About a month ago, I asked an open question: What makes "Grey's Anatomy" so appealing? Most straight women I know have a special place in their heart for the show, and the comments I got backed that up. But the supporters of the show showed that support in a peculiar way: By couching it in a defense of the show's declining quality. Most of the people who praised the show did so with several qualifications.Teresa listed her top five reasons for liking the show, but also said: "...but it's gotten a little more Melrose Place-ish and less slapstick. It was a bit funnier in the ep when Ellen Pompeo was on painkillers running her mouth." Mike said: "It is (relatively) smartly written and it is humorous (in a ha ha hmm, but not a HA HA HA sort of way). ... I really liked last season untill the last couple of episodes, when the show became a lot more soapish, a trend which has continued into this season. Now everyone is sleeping with everyone else and it's getting a little tired." Katie said that "it beats watching 'Deal or No Deal.'" This is true, but also a bit misleading, since getting groped by Zed and the Gimp beats watching "Deal or No Deal." Seriously, it's a game of no skill where people scream at briefcases for an hour. But that's a mystery for another time. Caitlin compared the show to Clooney-era "ER," stating that "'Grey's' has three doctors who hit Clooney-ish levels of attractiveness (at least for my friends and I) in Patrick Dempsey, Isaiah Washington, and Eric Dane's characters." But she went on to offer a well-reasoned defense of the show:
"As others have noted above, the characters are flawed enough to be relatable, and the episode-to-episode writing and plot arcs are strong enough to make watching our McDoctors something more than a guilty pleasure. And while we all wish Ellen Pompeo would eat some food, already, Sara Ramirez has a relatable figure and gets to sleep with hot doctors. Even though the female character we wind up annoyed by the most is Ellen Pompeo's, others (including Sandra Oh's and Chandra Wilson's) are strong enough to keep us from dwelling on Meredith Grey's flaws. In short, not a perfect TV show (I am a Veronica Mars fan, so I've experienced perfection), but for my girls and I, the pluses by far outweigh the negatives, and that level of quality is definitely enough to keep us in love with it. I can see how some guys might not reap the same level of enjoyment from that formula (and I know some girls who don't), but overall it is one of my favorites these days."
I appreciate that. (And not least because, by praising "Veronica Mars," Caitlin became my new best friend.) But that was about the best response I got. Christina compared the show's fandom to a sorority, saying that:
"You can easily relate to whichever girl reminds you of you (the smart one, the damaged one, the pretty one, the slutty one) and you can lust after the guy that is most to your liking (the hot one, the other hot one, the other hot one, or the cute/nebbish one) and pick your favorite line to repeat over and over and make your headline on myspace."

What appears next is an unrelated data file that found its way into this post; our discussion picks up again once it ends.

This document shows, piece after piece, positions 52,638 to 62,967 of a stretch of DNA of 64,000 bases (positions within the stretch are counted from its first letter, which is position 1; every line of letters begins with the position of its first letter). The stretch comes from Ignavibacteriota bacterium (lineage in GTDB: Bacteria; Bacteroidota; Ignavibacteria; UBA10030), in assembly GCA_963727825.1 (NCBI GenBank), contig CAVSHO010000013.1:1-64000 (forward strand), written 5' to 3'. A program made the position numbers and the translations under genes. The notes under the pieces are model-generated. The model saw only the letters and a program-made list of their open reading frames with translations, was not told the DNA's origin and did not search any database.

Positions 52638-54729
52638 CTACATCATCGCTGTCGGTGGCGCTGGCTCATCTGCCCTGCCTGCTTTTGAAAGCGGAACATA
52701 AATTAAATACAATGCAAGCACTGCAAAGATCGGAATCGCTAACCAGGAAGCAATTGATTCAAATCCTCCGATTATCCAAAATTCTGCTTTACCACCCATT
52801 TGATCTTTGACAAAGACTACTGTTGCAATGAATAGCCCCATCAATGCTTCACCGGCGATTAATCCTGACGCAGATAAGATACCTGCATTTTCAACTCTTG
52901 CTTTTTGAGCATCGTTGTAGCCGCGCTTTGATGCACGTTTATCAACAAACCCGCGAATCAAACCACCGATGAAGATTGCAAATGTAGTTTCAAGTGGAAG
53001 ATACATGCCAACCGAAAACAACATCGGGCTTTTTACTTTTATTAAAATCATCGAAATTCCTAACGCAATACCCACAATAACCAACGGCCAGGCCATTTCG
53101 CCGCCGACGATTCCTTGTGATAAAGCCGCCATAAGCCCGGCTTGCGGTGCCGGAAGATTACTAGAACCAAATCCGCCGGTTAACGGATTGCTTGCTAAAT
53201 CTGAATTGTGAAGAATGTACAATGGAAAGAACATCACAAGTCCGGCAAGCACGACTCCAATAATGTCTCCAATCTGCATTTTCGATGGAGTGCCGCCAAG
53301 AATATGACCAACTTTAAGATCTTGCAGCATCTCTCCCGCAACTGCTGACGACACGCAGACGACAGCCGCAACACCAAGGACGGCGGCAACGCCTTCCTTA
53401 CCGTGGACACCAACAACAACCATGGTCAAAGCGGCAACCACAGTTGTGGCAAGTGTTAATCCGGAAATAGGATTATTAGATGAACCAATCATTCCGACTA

"Hot guys" seemed to be theme that occured most often in the comment thread. Probably my favorite response was Brenda's, who assumed that my use of "girls" was meant to be condescending. Brenda, I can assure you, it wasn't meant to be a slight. I also sometimes use "guys" instead of "men." Sometimes I call my sister "kid." That's right; I won't even use a gender-specific noun. That's how mean I can get. It happens. But anyway, Brenda said something that caught on my brain:
"The tone of total mystification at its success -- 'I just don't understand what all those womenfolk see in those sexy doctors scored to non-threatening indie music' -- is a little disingenuous and a lot superior. The appeal of Grey's Anatomy is much less confusing than Jackass's, or the WWE's."
Really? The success of "Jackass" isn't confusing at all, at least to anyone who's even seen a group of 12-year-old boys running around a park or basketball court trying to kill each other. But by comparing the two, are you somehow implying that "Grey's Anatomy" appeals to the simplistic, juvenile part in women that corresponds to whatever male neurons get all wonky over "Jackass"? Anyone can feel free to answer that question, and these: 1. Most of the comments I got last time seemed to say that the show used to be better but has since devolved into an extreme soap opera. Is there any truth to that? 2. Again, most of the comments last time carried an air of "Okay, it's not great, but it's good." Is the show just a guilty pleasure? If so, is there anything wrong with admitting that? I've got plenty of guilty pleasures. Do you really need this show to be Good, or is it okay if it's just good fun? 3. Is the show now worse than it used to be? If so, what could make it better? And if it is getting worse, what keeps you watching? Like I said, the questions are open for anybody to answer. Don't forget to sign your name if you're posting anonymously. Also, any personal attacks lobbed in my direction should also try to include some legitimate discussion of the show in question. Gotta stay on topic, people. Thanks.